A few weeks ago we wrote about the recently passed ordinance in Seattle that would create a do-not-deliver list for residents who no longer want to receive the doorstop that is the phone book. Now we hear from the Yellow Pages Association that they have filed a lawsuit alleging that the regulations violate their right to free speech.
From a statement sent to Consumerist:
The complaint… asserts that the ordinance enacted last month violates the First Amendment, which prohibits government from licensing or exercising advance approval of the press, from directing publishers what to publish and to whom they may communicate, and from assessing fees for the privilege of publishing. The suit also claims that the Seattle ordinance unlawfully interferes with interstate commerce and violates the privacy rights of Seattle residents…
The Seattle ordinance unfairly singles out the Yellow Pages industry with regulations and fees that are not imposed on other media, including discriminatory license fees for the right to publish and unprecedented “advance recovery fees” that previously have been limited to toxic or hard-to-recycle materials. The ordinance also mandates that publishers turn over consumers’ private information to the City of Seattle and imposes obligatory cover language dictated by the city government.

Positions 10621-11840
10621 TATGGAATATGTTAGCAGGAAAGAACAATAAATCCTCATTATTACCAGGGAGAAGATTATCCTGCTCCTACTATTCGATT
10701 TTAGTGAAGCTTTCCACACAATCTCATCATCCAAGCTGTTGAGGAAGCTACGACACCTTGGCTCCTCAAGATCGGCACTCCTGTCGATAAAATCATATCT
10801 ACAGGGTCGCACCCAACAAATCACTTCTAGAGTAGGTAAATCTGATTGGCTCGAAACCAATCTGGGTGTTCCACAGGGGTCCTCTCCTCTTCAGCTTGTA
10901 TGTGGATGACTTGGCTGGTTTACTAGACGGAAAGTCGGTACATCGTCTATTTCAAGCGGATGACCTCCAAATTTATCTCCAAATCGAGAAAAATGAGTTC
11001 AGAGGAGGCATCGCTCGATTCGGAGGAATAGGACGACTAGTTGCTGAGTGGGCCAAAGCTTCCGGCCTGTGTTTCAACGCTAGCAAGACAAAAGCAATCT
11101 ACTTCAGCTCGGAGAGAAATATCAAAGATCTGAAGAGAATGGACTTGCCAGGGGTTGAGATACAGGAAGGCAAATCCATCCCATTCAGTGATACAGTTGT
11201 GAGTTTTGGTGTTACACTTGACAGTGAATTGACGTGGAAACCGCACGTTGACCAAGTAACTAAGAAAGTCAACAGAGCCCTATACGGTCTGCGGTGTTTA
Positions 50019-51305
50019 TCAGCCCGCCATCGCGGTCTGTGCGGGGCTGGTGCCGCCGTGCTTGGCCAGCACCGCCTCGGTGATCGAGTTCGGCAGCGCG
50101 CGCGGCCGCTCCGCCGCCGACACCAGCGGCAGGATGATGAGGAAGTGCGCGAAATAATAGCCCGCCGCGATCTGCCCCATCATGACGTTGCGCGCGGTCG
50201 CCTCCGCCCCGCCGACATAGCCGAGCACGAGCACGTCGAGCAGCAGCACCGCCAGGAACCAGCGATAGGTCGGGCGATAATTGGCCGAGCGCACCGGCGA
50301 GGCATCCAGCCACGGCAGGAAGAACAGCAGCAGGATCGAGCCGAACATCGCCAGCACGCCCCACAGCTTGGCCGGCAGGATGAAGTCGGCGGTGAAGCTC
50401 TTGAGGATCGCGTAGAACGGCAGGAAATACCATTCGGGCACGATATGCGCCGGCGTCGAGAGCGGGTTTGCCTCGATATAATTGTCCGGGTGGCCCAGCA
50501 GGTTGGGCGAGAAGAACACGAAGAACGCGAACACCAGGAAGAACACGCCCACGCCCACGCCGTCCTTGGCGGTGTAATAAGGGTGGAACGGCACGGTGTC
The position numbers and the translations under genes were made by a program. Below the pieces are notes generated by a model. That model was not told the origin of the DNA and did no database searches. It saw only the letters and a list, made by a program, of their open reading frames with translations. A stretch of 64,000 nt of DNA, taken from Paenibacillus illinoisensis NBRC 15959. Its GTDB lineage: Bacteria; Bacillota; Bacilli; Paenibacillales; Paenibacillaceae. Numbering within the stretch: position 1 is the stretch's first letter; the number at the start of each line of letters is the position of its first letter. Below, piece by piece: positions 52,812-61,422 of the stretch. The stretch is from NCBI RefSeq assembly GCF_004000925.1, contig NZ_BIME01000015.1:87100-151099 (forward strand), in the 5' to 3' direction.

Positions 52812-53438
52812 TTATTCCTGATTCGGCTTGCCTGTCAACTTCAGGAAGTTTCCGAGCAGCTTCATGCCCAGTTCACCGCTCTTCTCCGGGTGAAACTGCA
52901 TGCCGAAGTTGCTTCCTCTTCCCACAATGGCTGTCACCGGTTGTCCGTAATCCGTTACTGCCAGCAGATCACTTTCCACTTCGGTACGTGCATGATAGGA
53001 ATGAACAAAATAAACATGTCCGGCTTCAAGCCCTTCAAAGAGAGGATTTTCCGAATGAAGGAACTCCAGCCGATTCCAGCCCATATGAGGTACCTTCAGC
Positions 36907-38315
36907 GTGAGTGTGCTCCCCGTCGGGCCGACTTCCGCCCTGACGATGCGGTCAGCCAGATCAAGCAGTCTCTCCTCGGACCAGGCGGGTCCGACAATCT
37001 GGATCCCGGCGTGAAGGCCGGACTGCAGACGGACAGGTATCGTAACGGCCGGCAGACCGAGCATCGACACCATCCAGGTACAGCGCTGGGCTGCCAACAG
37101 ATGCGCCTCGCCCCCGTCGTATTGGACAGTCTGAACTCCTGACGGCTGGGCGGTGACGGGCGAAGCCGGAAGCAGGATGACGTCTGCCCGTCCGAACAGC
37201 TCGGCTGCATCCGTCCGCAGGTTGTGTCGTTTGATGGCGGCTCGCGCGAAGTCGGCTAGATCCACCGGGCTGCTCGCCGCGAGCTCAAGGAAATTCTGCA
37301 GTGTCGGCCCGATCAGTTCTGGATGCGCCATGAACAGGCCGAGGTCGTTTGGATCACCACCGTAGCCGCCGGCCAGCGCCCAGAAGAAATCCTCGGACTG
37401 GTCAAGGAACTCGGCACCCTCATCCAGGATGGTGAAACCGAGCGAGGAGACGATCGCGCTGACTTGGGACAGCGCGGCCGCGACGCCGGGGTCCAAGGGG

“We agree that residents should have a choice of whether they receive a Yellow Pages directory, but the Seattle City Council has passed a law that violates the most basic freedom in the United States,” said the Yellow Pages Assoc. president, adding that the organization is already working on a site, yellowpagesoptout.com, that would allow people in any municipality to opt-out and would make Seattle’s online registry redundant.
“The City of Seattle should treat us no differently than other media including newspapers, magazines, direct mail, billboards and television,” says the YPA president.